Episode 2028: Who am I to This Foresee?

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Episode 2028: Who am I to This Foresee?

Taking notes during a game session so you can remember story details is a good idea, but there's nothing like a recording for remembering exactly how silly everything was.

aurilee writes:

Commentary by memnarch (who has not seen the movie)

That's not Luke! That's NOT Luke at all! Why's Kylo Ren here in this crazy vision?? This is definitely not the direction I thought the vision was going to take. I'm pretty sure that's meant to be a lot younger Rey in the second to last panel there too; that makes me wonder if this is a selection of scenes that have happened or are meant to happen. And since this is vision world, it's probably got the usual echoey voice over or something too.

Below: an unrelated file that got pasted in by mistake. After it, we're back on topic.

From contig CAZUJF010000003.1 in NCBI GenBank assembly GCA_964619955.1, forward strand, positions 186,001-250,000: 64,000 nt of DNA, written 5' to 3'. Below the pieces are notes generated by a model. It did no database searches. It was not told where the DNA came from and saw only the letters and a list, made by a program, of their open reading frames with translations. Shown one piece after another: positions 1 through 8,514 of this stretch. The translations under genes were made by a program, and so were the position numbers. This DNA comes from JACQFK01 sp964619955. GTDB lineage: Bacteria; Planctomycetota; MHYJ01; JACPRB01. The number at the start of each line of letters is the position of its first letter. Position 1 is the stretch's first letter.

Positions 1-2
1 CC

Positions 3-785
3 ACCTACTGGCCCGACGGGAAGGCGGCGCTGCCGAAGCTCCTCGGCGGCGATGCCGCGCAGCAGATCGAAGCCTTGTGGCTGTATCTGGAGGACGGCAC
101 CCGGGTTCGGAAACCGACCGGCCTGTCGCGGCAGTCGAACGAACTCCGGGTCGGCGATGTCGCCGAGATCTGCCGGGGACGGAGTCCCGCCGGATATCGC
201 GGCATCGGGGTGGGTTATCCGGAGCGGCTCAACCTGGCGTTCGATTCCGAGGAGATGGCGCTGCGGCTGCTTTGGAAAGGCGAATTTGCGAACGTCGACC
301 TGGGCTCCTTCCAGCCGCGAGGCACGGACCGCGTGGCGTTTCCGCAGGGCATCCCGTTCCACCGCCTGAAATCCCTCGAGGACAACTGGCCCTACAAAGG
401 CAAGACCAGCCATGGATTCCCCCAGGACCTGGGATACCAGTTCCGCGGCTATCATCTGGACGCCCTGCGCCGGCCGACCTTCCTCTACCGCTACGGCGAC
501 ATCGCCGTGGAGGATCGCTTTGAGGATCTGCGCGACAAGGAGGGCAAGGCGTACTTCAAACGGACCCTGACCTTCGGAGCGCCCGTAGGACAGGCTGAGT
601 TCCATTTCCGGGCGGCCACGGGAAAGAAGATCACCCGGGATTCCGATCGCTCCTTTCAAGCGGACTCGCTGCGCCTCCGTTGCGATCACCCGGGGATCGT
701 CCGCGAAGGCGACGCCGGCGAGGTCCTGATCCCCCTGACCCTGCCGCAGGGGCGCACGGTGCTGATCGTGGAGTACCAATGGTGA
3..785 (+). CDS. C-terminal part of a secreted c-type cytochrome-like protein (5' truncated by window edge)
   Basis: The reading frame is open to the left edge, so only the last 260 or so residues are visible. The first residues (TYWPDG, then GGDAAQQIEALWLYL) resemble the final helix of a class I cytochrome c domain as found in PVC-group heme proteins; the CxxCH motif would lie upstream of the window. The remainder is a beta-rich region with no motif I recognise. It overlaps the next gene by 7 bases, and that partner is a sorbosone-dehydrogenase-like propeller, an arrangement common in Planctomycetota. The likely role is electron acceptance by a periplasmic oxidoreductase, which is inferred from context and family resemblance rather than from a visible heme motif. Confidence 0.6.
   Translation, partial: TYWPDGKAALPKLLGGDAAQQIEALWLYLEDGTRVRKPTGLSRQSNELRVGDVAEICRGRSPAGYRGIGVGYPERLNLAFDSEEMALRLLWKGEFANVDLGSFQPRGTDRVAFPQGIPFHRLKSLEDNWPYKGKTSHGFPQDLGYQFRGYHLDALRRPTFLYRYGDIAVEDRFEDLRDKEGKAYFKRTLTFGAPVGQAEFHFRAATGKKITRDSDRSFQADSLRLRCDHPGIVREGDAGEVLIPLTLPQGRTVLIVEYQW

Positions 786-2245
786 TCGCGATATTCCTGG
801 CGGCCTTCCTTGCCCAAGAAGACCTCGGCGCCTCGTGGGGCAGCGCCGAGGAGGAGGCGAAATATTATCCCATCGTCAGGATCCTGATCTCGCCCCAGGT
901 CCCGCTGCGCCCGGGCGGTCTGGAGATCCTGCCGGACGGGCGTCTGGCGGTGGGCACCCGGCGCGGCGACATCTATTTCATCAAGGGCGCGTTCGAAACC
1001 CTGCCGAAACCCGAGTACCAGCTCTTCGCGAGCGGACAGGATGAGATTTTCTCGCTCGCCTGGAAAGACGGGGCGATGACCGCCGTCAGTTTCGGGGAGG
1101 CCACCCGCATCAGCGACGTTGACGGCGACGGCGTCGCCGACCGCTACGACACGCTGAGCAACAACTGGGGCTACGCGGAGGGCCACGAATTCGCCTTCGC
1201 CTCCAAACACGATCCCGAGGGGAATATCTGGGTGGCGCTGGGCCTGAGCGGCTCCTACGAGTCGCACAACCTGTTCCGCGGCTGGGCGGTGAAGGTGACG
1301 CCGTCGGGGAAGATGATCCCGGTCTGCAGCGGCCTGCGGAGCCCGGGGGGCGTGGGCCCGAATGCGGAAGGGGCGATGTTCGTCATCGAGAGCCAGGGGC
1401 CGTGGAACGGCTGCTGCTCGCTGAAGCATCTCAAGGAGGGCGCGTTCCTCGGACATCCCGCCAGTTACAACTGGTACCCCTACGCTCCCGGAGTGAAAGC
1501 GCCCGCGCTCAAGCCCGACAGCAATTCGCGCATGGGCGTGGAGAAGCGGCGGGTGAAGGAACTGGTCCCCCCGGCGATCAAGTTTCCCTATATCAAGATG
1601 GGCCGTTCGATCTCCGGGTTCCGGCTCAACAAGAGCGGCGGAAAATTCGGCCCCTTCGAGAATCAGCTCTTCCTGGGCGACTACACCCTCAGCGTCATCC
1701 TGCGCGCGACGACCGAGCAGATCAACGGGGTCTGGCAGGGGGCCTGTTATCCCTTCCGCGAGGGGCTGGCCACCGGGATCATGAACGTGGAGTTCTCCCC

This definitely has the feel of something that could be really hit or miss for movie viewers. Lots of sudden scene transitions, large changes in color palette, and the probable echoey voices seem like they'd be quite off-putting. On the other hand, this doesn't seem like it'd be that long for viewers to be overwhelmed for, plus it shows off the major bad guy being evil. And this would definitely give everyone something to talk about if these scenes don't show up in the rest of Episode VII.

Keybounce writes:

Commentary by Keybounce (who has not seen the movie)

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Transcript

Episode 2027: Pete’s Dreams Are Made Of This

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Episode 2027: Pete’s Dreams Are Made Of This

Visions are a staple in fiction, so naturally one may consider them for use in a roleplaying game. The basic mechanics are simple: One or more PCs encounter something that initiates a vision, then the GM describes to the players what their characters see and experience during the vision.